Akhil Sharma: Identifying only works if there’s a plot. Otherwise, what’s the point of identifying? It’s a shapeless thing. Identification only works if there’s some movement-toward.
Rail: Your work is plot-driven, but the plots aren’t naturalistic. There’s something more going on.
Akhil Sharma: My plots are event-driven. It’s not A is causing B is causing C. That would be plot as such. It’s A is causing B is causing C, and C leads to a decision which causes G, which causes F, and F leads to M.
Rail: That’s your event-driven causality.
Akhil Sharma: It’s not a plot. A plot is A causes B causes C. What I described is my structure. So, the family comes to America. They do various things. And then the accident occurs. A and then B, and then G, which is this accident. G causes—they’re in the hospital for a while, they have to move somewhere, so H. Then they decide to bring him home, which causes N. Because there are all these options they could have had. N does not necessarily cause miracles to be worked, so B wanders in.
Rail: It’s more amorphous and non-linear, more decision-driven. Did it take you a while to come to that structure?
Akhil Sharma: It took a long time to realize that this would be okay.
Rail: Is that how you see life happening?
Akhil Sharma: That is how life happens.
Rail: I also wanted to ask you—I’ve been to a couple of readings of yours now. I’ve noticed you have this prepared bit you do, which sells the book quite effectively. Why do you decide to read that way and not the traditional way?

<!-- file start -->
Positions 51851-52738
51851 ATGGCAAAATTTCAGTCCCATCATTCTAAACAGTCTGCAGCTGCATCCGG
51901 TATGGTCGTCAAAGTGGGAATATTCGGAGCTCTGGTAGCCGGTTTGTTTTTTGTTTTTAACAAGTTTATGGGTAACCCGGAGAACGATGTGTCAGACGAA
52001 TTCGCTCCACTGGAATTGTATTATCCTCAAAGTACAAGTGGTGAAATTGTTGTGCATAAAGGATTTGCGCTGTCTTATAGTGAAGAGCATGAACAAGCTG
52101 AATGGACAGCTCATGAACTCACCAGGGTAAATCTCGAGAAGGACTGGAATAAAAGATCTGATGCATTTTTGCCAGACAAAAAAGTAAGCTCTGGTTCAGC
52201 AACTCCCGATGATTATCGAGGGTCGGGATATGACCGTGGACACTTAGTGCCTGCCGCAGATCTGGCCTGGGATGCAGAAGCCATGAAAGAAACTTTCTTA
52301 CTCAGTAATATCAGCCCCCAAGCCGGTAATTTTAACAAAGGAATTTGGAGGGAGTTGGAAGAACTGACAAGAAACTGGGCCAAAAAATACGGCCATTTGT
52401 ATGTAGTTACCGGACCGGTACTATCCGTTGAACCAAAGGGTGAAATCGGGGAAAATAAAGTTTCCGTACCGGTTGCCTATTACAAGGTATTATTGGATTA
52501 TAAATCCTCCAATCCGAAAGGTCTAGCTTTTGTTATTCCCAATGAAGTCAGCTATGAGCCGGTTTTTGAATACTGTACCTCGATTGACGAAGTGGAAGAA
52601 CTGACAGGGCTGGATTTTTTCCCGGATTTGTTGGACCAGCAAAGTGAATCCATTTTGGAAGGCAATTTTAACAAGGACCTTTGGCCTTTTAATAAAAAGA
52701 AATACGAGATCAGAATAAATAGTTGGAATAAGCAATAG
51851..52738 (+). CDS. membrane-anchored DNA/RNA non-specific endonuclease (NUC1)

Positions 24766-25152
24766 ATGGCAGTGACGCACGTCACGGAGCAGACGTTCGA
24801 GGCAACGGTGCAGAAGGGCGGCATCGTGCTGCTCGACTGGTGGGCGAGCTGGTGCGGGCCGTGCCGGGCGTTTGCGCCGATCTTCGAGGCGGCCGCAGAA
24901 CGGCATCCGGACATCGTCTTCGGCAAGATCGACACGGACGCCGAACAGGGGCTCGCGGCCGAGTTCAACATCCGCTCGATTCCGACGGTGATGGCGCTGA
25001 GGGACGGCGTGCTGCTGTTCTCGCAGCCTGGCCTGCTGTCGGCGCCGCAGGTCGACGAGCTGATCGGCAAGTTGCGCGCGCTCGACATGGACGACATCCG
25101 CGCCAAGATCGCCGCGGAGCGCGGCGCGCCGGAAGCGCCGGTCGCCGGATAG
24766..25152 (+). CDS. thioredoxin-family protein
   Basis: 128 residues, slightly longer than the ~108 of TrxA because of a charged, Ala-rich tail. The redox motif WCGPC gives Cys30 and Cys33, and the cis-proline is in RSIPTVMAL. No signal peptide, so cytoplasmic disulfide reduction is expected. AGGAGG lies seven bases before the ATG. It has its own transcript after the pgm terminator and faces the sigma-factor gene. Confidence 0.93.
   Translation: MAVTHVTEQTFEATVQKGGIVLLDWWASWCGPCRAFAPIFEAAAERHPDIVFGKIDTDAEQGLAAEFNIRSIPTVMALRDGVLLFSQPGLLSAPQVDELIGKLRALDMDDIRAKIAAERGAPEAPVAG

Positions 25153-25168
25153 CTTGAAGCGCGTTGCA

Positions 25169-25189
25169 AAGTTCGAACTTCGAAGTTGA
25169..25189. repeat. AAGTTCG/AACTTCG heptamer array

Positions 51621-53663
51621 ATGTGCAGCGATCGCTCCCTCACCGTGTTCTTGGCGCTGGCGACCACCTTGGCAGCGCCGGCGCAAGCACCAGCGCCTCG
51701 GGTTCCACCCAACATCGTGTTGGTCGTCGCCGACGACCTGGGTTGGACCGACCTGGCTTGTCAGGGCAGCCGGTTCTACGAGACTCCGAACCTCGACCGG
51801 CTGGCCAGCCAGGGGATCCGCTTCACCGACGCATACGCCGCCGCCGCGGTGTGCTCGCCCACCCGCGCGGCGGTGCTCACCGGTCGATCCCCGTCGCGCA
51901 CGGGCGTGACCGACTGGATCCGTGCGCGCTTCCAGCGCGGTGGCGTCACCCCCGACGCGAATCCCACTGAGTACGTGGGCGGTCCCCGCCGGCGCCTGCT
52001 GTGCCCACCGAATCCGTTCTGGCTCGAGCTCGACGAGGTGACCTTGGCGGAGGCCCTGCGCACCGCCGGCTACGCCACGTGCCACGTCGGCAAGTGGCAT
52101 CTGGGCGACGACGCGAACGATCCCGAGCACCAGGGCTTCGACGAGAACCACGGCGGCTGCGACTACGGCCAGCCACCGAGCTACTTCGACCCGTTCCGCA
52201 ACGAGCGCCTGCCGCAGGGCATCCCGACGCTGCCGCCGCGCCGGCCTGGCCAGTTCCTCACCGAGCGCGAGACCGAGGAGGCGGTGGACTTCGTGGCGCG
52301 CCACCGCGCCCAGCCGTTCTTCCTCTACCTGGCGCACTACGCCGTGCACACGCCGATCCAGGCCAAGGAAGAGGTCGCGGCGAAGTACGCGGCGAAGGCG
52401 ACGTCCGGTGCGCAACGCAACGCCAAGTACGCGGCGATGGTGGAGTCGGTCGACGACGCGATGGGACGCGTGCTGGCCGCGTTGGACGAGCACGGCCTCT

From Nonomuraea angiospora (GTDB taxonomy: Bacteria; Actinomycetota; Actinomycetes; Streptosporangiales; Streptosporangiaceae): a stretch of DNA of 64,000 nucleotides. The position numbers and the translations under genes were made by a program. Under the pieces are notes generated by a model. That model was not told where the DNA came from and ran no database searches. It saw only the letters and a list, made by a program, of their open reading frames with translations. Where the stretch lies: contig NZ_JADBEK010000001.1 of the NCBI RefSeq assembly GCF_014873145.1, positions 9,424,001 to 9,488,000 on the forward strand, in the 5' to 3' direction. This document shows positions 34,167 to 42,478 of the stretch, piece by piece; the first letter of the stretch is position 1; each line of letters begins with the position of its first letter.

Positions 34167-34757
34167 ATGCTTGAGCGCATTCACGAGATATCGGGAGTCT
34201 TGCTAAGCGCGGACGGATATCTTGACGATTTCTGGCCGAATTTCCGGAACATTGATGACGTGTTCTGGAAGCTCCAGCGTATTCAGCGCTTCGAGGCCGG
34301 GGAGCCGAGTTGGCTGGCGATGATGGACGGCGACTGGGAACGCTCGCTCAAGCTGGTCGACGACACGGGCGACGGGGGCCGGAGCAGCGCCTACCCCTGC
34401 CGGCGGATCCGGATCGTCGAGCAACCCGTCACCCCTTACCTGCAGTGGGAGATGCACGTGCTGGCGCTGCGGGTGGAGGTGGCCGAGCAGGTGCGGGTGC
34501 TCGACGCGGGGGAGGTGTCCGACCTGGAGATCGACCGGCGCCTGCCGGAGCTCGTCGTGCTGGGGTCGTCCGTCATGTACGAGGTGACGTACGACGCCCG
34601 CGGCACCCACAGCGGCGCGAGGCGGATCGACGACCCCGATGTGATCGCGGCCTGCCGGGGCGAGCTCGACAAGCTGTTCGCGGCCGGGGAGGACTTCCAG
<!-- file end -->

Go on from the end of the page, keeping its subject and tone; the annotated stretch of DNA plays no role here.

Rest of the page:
Akhil Sharma: Nobody wants to hear that shit, man. Nobody wants to hear it. If you’re coming to a reading to be entertained, you want to get something you can’t get otherwise.
Rail: Right, and you’re performing the personality of the book. So you went through 700 pages in drafts for the book—
Akhil Sharma: 7000. A little over 1.75 million words.
Rail: When you finally got the tone, how long did it take?
Akhil Sharma: Six or seven months.
Rail: Did you have the structure in place and you just needed to find the tone to complete it?
Akhil Sharma: I had all these events and scenes. It was pretty easy.
Rail: The dialogue suits the tone very well. It’s got this mordant love to it. Is dialogue something that comes naturally to you? How do you write it?
Akhil Sharma: You try various things. You see what sounds interesting.
Rail: But there aren’t many long conversations in the book, many extended exchanges. There’s much narrative control over the length of conversations. Why did you decide that dialogue for you should work that way?
Akhil Sharma: I don’t work as much in pure scene. If I look at my first book there’s much more of back and forth, because I was working in pure scene.
Rail: So much of Family Life is summary, but so little of it feels like summary. You go over long swaths of time but you don’t summarize that much. Much of it is so concrete. Which is basically pacing. Was that a big issue?
Akhil Sharma: That took forever. How do you make this thing work? It just took forever.
Rail: Why is it such a small book? Your first book is longer. What about it had to be small?
Akhil Sharma: I think these types of events are not the types of events that people want to spend a lot of time with. As a reader, you don’t want to spend a lot of time in a sickroom, in a room full of illness. That was the one sense that I had, that it had to be very swift. Another was this idea, this appearance that there’s a lot of momentum, that occurs because it is short. For it to be longer would be to make it feel slower.
Rail: And that occurred to you from almost the beginning.
Akhil Sharma: I sort of always knew these issues, but it became more present over time. The pressure of the pacing.
Rail: You can feel it when you’re lingering too long. You’re just completing the manuscript of your third book, your first collection. How did assembling that differ from completing a novel? What are different challenges?